However, the BCM monitors the module through the class 2 power messages. The radio won’t work in the RAP power mode if the BCM malfunctions or fails to send a class 2 message about the active status of the RAP.
How the RAP gets Deactivated
Although it can be self-activated, the retained accessory power system can become deactivated by a couple of factors. When the RAP is disabled, the following is likely to have occurred:
Car door open
The car door is open: Typically, when your car door is closed, the radio should stay on but should go off once you open the door. The RAP relay is supposed to get power from the ignition switch. Meanwhile, when you see the RAP at rest, it means that the door is closed.
Low battery voltage range
A low voltage from the battery can cause the retained accessory power to deactivate. Remember, the BCM monitors the amount of acceptable battery voltage that gets to the RAP relay. Once the BCM detects a low battery voltage, the RAP deactivates.
The BCM doesn’t enable the RAP power if the doors are not closed and the battery voltage is short of an acceptable range.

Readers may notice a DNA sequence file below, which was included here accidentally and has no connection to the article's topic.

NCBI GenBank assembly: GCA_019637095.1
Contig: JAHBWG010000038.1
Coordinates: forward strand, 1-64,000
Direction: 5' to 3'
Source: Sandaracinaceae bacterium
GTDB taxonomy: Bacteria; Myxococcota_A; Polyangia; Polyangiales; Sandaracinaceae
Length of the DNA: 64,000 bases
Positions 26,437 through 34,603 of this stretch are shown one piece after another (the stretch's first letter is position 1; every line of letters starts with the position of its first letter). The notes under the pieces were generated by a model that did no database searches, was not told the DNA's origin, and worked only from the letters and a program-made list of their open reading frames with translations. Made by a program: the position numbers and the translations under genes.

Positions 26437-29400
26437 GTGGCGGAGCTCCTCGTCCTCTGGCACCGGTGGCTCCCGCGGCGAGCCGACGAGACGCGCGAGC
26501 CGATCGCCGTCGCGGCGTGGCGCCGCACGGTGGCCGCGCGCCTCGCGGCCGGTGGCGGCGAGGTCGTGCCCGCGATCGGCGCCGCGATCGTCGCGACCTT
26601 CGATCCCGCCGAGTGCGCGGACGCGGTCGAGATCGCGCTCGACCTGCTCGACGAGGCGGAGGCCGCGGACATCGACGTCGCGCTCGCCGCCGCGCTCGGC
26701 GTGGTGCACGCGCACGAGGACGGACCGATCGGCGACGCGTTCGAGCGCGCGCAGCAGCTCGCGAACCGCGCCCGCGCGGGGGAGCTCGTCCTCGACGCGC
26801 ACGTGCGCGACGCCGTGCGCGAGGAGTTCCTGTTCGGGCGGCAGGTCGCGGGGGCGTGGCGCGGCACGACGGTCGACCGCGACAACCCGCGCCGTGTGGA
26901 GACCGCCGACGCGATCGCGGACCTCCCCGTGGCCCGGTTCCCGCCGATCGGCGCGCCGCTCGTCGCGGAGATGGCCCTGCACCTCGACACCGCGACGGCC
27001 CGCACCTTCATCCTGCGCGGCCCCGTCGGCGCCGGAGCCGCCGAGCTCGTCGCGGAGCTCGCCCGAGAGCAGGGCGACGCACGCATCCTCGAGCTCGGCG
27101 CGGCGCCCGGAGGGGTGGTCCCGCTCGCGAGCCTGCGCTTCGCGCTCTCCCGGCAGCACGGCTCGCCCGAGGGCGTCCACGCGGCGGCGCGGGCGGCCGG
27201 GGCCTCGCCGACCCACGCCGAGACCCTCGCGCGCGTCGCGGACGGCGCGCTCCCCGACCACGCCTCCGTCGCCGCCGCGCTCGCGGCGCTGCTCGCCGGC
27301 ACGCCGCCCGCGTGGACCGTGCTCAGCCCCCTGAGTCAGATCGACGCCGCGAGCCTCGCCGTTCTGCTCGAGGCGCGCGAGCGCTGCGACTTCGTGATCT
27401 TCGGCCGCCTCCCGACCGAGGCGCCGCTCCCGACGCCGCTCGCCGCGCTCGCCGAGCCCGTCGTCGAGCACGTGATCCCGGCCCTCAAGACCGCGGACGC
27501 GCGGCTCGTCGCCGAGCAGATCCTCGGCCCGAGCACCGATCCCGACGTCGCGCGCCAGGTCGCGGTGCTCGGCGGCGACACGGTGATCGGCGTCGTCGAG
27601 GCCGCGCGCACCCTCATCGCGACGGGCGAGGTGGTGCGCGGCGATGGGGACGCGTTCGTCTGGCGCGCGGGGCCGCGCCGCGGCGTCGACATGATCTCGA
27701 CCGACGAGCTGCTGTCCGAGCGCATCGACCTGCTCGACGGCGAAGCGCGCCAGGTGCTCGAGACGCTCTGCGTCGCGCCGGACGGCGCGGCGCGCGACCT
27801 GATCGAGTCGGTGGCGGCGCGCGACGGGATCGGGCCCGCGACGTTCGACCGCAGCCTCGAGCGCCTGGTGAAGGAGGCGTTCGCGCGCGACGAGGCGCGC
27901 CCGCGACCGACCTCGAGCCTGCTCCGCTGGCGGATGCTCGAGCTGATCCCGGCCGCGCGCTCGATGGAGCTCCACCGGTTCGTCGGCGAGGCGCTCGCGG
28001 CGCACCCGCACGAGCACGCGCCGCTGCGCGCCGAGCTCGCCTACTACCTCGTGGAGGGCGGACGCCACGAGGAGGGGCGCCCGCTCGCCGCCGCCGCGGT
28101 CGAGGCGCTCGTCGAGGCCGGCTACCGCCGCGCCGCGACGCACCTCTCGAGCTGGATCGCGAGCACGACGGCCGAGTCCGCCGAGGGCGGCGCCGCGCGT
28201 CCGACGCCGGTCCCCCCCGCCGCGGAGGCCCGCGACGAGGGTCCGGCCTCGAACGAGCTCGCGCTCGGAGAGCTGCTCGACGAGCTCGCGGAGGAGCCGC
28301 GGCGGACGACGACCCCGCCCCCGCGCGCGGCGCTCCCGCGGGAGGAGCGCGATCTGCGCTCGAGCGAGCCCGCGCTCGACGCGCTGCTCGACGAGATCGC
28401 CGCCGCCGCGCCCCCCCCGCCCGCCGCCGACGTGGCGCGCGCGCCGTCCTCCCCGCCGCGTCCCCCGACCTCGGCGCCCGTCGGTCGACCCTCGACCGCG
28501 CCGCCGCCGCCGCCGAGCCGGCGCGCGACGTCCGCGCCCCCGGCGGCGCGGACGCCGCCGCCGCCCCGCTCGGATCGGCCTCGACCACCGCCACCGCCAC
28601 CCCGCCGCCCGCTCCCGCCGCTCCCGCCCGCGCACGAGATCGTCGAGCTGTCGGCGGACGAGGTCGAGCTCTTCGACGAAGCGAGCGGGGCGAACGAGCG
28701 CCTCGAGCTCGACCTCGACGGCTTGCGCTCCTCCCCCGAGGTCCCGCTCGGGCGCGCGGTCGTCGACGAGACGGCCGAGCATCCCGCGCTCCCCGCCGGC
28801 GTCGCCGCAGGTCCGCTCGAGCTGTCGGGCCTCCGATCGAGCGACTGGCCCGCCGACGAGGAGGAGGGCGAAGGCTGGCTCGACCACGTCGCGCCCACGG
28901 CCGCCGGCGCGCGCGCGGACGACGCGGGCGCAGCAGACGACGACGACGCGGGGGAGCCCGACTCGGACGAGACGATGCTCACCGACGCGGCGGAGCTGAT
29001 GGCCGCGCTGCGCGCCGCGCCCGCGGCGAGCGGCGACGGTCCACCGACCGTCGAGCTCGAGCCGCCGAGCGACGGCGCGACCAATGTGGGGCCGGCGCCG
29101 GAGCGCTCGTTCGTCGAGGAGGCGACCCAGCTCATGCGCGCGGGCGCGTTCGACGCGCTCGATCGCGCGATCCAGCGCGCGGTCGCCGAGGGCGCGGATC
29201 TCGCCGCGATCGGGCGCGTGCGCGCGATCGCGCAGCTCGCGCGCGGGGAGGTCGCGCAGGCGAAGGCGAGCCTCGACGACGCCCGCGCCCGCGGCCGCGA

Switch ON-OFF Transition
The BCM not only monitors the position of the ignition switch; it also controls the amount of voltage from the battery and the status of the passenger compartment door. These functions aim at determining if the RAP power mode needs activation. The BCM activates the RAP power as soon as the ignition switch is in the OFF position.
Elapse time after the ignition turned OFF
If 10 minutes elapse after the ignition switch has turned on, the RAP power mode with disenable. After 10 minutes of enabling the RAP power, the BCM goes on to send a class 2 message to the data network through a serial communication system. This idea is to enable the message to deactivate all BCM-powered modules.
Retained Accessory Power (RAP) Relay and ACC
With its low-side drive, the BCM controls the RAP and Accessory Power (ACC) relay coil circuits. The power output from the RAP relay produces battery voltage to the wiper windows and windshield wipers. When you select the ACC and Run power modes, the power windows and windshield wipers receive voltage from the RAP/ACC relay.